Unlike ordinary shares they don’t have voting rights but they are pretty flexible. Here are the different types of preferred stock:
- Convertible preferred stock: This kind can be converted to common stock
- Perpetual preferred stock: With this kind, the company doesnt fix a specific date when the shareholders will receive the invested capital
- Exchangeable preferred stock: The shares can be exchanged for another type of security
- The main reason companies offer preferred shares is to avoid diluting control. Since the shares don’t have voting rights, the company doesn’t share ownership with the new shareholders. Also, the preferred stock provides great flexibility because the company can decide the payment terms.
Differences: Common Stock vs. Preferred Stock
The differences of common stock vs. preferred stock are already evident, but this section provides a more detailed outlook:
1. Dividend Payment
A notable difference between common and stock preferred Stock is in dividend payment. Venture-backed companies, for example, rarely declare cash dividends, but preferred shareholders can negotiate dividends.
The amount of dividends is based on a percentage of the purchase price, usually 5-9%. Since such companies hardly pay dividends, the shareholders can only wait until the preferred stock is redeemed or sold to recover their monies.
For common shareholders, the dividends are paid out depending on the net income earned during that year. For example, Company A can pay out a dividend of $4 in quarter 1, but if it incurs a loss in Quarter 2, the company may fail to pay out dividends.
2. Liquidation Preference
As the name suggests, preferred stockholders are prioritized over common shareholders during liquidation. This feature is the most highly negotiated aspect of preferred stockholders. However, if the proceeds from the sale are enough for distribution to common and preferred shareholders, a liquidation preference isn’t necessary.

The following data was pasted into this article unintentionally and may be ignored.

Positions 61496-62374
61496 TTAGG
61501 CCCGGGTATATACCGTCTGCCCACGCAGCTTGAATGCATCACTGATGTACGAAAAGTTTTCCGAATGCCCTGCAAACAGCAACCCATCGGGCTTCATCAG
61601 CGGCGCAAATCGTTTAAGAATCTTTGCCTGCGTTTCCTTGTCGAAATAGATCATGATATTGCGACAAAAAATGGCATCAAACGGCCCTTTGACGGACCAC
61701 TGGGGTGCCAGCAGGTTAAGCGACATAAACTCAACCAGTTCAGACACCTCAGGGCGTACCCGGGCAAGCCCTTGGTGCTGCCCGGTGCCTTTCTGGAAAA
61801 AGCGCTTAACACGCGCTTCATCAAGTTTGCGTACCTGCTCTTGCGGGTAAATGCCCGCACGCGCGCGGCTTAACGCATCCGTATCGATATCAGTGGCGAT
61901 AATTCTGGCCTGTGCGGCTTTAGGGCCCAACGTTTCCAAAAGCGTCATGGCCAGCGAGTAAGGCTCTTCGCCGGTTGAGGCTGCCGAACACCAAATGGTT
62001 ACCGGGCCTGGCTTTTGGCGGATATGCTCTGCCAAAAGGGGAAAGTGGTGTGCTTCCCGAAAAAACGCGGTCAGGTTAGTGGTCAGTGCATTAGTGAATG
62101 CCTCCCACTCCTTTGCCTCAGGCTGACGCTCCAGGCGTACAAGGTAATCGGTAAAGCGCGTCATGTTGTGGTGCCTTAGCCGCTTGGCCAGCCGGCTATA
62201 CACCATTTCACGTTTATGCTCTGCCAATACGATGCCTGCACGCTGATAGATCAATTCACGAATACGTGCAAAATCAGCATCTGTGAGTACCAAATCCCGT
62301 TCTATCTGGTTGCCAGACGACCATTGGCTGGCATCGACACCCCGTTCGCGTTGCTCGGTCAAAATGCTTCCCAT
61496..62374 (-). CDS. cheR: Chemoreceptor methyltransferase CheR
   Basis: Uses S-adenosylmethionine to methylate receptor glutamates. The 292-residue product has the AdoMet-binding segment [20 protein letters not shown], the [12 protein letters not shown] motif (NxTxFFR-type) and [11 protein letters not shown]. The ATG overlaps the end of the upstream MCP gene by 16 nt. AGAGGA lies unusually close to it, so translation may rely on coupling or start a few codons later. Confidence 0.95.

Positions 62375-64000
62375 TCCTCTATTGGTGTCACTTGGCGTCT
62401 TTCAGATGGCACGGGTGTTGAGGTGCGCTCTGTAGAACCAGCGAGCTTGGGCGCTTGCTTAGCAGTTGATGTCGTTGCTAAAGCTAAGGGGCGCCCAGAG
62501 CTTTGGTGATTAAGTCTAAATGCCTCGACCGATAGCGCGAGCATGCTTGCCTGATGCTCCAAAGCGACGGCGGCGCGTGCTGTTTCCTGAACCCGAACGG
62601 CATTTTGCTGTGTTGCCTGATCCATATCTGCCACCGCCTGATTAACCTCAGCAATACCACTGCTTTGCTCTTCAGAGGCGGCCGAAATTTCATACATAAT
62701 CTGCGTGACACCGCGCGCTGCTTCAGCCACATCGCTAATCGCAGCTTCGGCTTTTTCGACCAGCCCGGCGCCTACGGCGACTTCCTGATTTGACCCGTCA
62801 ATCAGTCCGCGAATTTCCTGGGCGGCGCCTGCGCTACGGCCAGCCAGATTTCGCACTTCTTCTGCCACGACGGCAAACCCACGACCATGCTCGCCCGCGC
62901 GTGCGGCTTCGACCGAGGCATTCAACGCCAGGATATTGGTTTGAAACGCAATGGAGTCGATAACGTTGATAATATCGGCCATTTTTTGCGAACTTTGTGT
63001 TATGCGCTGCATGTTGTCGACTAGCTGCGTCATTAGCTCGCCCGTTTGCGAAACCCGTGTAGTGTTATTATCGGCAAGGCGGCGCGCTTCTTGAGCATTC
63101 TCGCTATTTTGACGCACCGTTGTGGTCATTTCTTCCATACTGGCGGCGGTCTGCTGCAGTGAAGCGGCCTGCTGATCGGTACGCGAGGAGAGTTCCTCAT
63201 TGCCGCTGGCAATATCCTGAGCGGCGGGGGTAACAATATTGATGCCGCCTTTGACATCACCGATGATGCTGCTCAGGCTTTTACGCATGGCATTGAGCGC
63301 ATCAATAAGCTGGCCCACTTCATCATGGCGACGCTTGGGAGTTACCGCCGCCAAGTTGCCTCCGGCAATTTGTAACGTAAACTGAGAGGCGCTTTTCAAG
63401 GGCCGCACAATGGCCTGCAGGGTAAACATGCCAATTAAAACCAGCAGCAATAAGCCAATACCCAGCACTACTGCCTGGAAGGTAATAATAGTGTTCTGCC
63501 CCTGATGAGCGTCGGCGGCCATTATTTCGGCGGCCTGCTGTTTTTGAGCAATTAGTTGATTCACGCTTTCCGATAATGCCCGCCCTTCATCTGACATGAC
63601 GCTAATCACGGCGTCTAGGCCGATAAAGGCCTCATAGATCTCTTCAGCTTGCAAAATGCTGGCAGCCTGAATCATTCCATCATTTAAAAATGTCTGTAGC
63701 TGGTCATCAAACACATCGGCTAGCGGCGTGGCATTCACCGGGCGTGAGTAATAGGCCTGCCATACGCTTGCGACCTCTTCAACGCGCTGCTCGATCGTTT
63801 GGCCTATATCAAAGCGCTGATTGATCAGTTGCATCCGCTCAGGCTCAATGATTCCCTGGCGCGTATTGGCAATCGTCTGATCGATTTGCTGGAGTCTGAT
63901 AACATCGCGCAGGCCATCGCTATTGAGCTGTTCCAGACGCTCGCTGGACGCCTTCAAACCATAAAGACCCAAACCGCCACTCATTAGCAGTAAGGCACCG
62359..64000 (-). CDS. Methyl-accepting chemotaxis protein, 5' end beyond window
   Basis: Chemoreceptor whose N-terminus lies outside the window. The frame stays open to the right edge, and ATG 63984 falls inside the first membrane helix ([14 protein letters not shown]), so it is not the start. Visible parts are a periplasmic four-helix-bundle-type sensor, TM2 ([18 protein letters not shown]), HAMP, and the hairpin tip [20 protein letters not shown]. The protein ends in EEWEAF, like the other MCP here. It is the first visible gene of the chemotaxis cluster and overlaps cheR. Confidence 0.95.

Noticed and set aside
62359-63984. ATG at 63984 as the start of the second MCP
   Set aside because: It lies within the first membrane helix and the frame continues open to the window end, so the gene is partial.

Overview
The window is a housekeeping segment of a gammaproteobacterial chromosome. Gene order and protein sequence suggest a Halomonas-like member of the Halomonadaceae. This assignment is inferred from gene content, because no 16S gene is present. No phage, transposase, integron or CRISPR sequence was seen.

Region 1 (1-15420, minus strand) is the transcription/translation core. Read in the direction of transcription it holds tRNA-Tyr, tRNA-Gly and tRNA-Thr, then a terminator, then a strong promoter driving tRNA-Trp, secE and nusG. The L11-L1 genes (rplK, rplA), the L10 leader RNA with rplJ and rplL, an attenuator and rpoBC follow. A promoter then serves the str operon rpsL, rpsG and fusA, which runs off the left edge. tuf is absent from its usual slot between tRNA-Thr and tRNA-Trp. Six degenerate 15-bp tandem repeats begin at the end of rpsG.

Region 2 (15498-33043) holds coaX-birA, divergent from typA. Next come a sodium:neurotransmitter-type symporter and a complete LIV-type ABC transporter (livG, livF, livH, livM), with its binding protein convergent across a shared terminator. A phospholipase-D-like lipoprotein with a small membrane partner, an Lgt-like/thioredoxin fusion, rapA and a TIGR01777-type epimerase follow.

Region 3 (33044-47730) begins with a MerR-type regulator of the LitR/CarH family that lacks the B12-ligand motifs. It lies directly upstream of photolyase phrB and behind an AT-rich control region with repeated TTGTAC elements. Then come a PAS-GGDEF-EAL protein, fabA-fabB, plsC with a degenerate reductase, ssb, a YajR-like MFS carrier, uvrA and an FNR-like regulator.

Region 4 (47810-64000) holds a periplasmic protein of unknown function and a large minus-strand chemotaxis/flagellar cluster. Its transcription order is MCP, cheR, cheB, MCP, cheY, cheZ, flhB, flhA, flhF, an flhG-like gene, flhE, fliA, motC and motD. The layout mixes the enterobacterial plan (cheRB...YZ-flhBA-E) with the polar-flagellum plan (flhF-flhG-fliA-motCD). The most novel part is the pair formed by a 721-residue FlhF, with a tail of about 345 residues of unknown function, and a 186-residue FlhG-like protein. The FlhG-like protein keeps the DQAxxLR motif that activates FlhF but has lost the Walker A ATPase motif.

Preference shareholders have two liquidation preferences- participating preference and non-participating preference. Non-participating preference happens when the preferred shareholder receives more than the purchase price (plus accrued dividends). Alternatively, the shareholder gets the amount they would have received if the shares of the preferred stock are converted to common stock.
For example, a preferred shareholder buys 25% of the company at $10 million, and has non-participating preference. If the company is sold for $80 million the shareholder is entitled to $10 million in liquidation preferences but instead of receiving this amount, he receives $20 (25% * $80).
For the participating preference the shareholder is entitled to their liquidation preference and the amount if the stock is converted to common stock. Using the previous example, the shareholder receives $10 million of the liquidation preference and 25% of the remaining $70 million.
The right to participating preference may also be capped to a specific amount. As such, the preference shareholder gets the amount invested and what they’d have received if the preferred stock had been converted to common stock. However, this amount is negotiated to a maximum amount (usually 2-3 times of the original purchase price).